There are more complex statistics that may be able to help us here, to separate people or phenomena that differ along multiple dimensions, such as latent class analysis (Everitt et al. Reference Everitt, Landau and Leese2001). Indeed, I am grateful to Professor van Os for sharing with me a recent paper (Linscott & van Os, 2010) that sets out to test the epidemiological (or type I) continuum model of psychosis. The authors systematically review the literature on the rates of schizophrenia symptoms surveyed in the general population. They confirmed that symptoms were more prevalent than the disorder itself; evidence of a continuum and that there were (non-specific) psychosocial factors driving this such as deprivation, drug misuse, etc. However, when they specifically tested for non-continuity within the population (i.e. are there subpopulations that are at greater risk than others?), they found strong affirmative evidence for this in studies, systematically ascertained, using sophisticated statistical methods such as coherent-cut kinetics (CCK) and factor mixture modelling (FMM). Put simply, psychopathological phenomena are continuous but risk for schizophrenia is not; there are non-arbitrary boundaries between schizophrenia and normality in the population (Linscott & van Os, 2010).

Finally, to the moral aspects of this debate. As noted above, many commentators are drawn to the notion of a continuum because it somehow helps to counter the presumed alienating effect of making a psychiatric diagnosis. By showing that people with even the most severe forms of mental illness share much in common with the rest of us, it is hoped that we might understand our patients better and that society will stigmatize them less. These aims are naturally laudable and it may well be that proponents of the continuum will succeed in inducing these humanizing impulses generally. However, this in itself would not be justification for taking an exclusive theoretical stance on the pathogenesis or, to put it more neutrally, the underlying mechanisms for hallucinations and delusions. Indeed, it does carry a risk that by insisting that ‘we are all a little bit mad …’, the true seriousness and horror of major mental illnesses is trivialized and devalued, ‘… then no one is mad’.

A way forward

In conclusion, seeing psychotic phenomena as a point on a continuum with ‘normal’ experience is a useful heuristic with many positive benefits. However, like viewing a Necker cube, we can also consider the same phenomena with an eye on discontinuities and these may also provide points of theoretical growth. We should use methods and statistics that, rather than inevitably leading to continua (most psychometric methods in psychology and especially composite ‘severity scales’), may also uncover potential categories. Given the likelihood that psychopathological phenomena are complex and comprise multiple dimensions, we should resist the temptation to combine them unless we have a strong theoretical justification for doing so. The null hypothesis is the continuum; we need to define in advance what would constitute evidence of discontinuity, bearing in mind error of measurement, that small populations may be lost in the tail of a normal distribution and other methodological snares. And we should use techniques when eliciting phenomena that allow us to quantify reporting bias and the demand characteristics of our questionnaires and interviews.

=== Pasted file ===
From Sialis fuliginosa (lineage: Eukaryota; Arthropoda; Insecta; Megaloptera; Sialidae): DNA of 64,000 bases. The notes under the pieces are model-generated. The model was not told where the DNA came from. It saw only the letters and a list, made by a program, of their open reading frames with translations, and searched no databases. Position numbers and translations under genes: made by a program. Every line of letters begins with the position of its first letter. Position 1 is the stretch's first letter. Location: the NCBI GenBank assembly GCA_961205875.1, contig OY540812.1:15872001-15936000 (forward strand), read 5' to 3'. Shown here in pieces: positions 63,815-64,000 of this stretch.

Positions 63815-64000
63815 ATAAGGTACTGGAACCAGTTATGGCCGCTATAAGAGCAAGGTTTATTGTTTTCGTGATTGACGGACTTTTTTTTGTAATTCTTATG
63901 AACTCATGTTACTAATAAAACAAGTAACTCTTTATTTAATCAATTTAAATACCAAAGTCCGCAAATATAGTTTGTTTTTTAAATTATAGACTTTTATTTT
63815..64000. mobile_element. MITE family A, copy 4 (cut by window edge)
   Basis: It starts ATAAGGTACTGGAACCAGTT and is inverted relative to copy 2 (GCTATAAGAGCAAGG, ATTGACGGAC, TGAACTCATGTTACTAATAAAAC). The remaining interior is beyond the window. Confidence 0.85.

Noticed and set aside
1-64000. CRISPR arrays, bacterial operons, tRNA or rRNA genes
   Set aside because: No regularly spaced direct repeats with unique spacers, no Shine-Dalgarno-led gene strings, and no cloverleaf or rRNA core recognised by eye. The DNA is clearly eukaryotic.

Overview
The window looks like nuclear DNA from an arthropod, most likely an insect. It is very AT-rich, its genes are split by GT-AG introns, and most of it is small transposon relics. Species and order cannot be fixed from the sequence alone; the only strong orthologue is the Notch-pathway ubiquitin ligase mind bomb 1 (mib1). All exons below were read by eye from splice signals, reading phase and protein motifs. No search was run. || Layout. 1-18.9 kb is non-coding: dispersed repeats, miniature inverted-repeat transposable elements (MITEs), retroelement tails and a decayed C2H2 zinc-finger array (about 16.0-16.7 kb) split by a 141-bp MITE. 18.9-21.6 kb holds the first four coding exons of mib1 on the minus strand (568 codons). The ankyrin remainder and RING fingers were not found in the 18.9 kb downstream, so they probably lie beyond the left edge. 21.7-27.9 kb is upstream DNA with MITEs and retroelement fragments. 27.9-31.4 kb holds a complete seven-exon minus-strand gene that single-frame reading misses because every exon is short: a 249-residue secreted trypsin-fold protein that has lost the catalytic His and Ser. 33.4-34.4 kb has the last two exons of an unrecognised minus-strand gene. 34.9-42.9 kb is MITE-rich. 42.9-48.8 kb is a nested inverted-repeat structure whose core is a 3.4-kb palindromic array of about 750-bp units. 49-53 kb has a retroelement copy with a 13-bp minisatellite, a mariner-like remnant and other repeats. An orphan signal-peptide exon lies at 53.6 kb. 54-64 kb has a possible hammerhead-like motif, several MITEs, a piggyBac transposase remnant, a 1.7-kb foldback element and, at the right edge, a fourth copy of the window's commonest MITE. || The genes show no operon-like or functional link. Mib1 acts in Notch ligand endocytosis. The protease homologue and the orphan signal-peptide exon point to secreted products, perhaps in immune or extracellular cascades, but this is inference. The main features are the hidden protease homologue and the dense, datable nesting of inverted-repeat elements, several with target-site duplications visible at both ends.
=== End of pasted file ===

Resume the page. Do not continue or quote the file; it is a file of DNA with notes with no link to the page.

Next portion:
We need to embrace phenomenology, so that we can micro-dissect phenomena and look for specific cognitive underpinnings. By finessing the pathological hallmarks of traditional psychotic phenomena, our research risks losing the essence of psychosis. If, as some have suggested (Stip & Letourneau, Reference Stip and Letourneau2009), we need to look beyond old-fashioned psychotic symptoms for novel treatment targets, we need to ensure that our phenomenological skills have not atrophied to such an extent that we are unable to define and characterize these new entities.

Finally, we need to decide whether the focus is on distribution of traits in the population (type I) or continua of experience (type II). The former is more important for aetiological research and disease prevention whereas the latter is more relevant to phenomenology and the cognitive understanding of psychopathology.

Acknowledgements

I am grateful to Jim van Os, Tania Lincoln, Iris Sommer and Kristin Daalman for sharing data with me and for their insightful comments and to Emmanuelle Peters for sharing her expertise in this area and putting up with my silly questions.

Declaration of Interest

None.

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Why we need more debate on whether psychotic symptoms lie on a continuum with normality